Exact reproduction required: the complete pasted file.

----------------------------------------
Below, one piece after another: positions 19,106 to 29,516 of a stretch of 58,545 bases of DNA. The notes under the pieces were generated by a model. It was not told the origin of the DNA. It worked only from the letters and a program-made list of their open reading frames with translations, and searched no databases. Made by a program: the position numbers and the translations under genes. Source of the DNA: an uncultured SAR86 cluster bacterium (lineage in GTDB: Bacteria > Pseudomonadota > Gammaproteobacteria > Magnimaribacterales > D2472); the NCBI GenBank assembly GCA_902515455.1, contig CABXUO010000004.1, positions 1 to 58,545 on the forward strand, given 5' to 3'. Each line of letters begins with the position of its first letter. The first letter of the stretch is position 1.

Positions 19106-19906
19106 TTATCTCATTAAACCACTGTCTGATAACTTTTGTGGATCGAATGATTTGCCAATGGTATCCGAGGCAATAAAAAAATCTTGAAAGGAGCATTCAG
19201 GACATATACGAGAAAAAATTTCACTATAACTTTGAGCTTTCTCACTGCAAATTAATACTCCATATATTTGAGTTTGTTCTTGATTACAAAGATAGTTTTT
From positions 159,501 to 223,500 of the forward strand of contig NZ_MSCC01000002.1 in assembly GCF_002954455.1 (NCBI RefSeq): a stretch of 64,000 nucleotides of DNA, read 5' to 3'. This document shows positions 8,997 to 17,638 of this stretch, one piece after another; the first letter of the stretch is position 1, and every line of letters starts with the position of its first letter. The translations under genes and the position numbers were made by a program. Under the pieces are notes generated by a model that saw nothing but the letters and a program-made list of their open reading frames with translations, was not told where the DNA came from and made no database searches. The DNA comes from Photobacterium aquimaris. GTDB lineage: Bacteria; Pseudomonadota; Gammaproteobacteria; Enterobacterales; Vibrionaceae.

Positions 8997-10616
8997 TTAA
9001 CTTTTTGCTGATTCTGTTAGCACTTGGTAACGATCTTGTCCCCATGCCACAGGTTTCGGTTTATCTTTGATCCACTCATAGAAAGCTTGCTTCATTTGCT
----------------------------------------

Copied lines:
Below, one piece after another: positions 19,106 to 29,516 of a stretch of 58,545 bases of DNA. The notes under the pieces were generated by a model. It was not told the origin of the DNA. It worked only from the letters and a program-made list of their open reading frames with translations, and searched no databases. Made by a program: the position numbers and the translations under genes. Source of the DNA: an uncultured SAR86 cluster bacterium (lineage in GTDB: Bacteria > Pseudomonadota > Gammaproteobacteria > Magnimaribacterales > D2472); the NCBI GenBank assembly GCA_902515455.1, contig CABXUO010000004.1, positions 1 to 58,545 on the forward strand, given 5' to 3'. Each line of letters begins with the position of its first letter. The first letter of the stretch is position 1.

Positions 19106-19906
19106 TTATCTCATTAAACCACTGTCTGATAACTTTTGTGGATCGAATGATTTGCCAATGGTATCCGAGGCAATAAAAAAATCTTGAAAGGAGCATTCAG
19201 GACATATACGAGAAAAAATTTCACTATAACTTTGAGCTTTCTCACTGCAAATTAATACTCCATATATTTGAGTTTGTTCTTGATTACAAAGATAGTTTTT
From positions 159,501 to 223,500 of the forward strand of contig NZ_MSCC01000002.1 in assembly GCF_002954455.1 (NCBI RefSeq): a stretch of 64,000 nucleotides of DNA, read 5' to 3'. This document shows positions 8,997 to 17,638 of this stretch, one piece after another; the first letter of the stretch is position 1, and every line of letters starts with the position of its first letter. The translations under genes and the position numbers were made by a program. Under the pieces are notes generated by a model that saw nothing but the letters and a program-made list of their open reading frames with translations, was not told where the DNA came from and made no database searches. The DNA comes from Photobacterium aquimaris. GTDB lineage: Bacteria; Pseudomonadota; Gammaproteobacteria; Enterobacterales; Vibrionaceae.

Positions 8997-10616
8997 TTAA
9001 CTTTTTGCTGATTCTGTTAGCACTTGGTAACGATCTTGTCCCCATGCCACAGGTTTCGGTTTATCTTTGATCCACTCATAGAAAGCTTGCTTCATTTGCT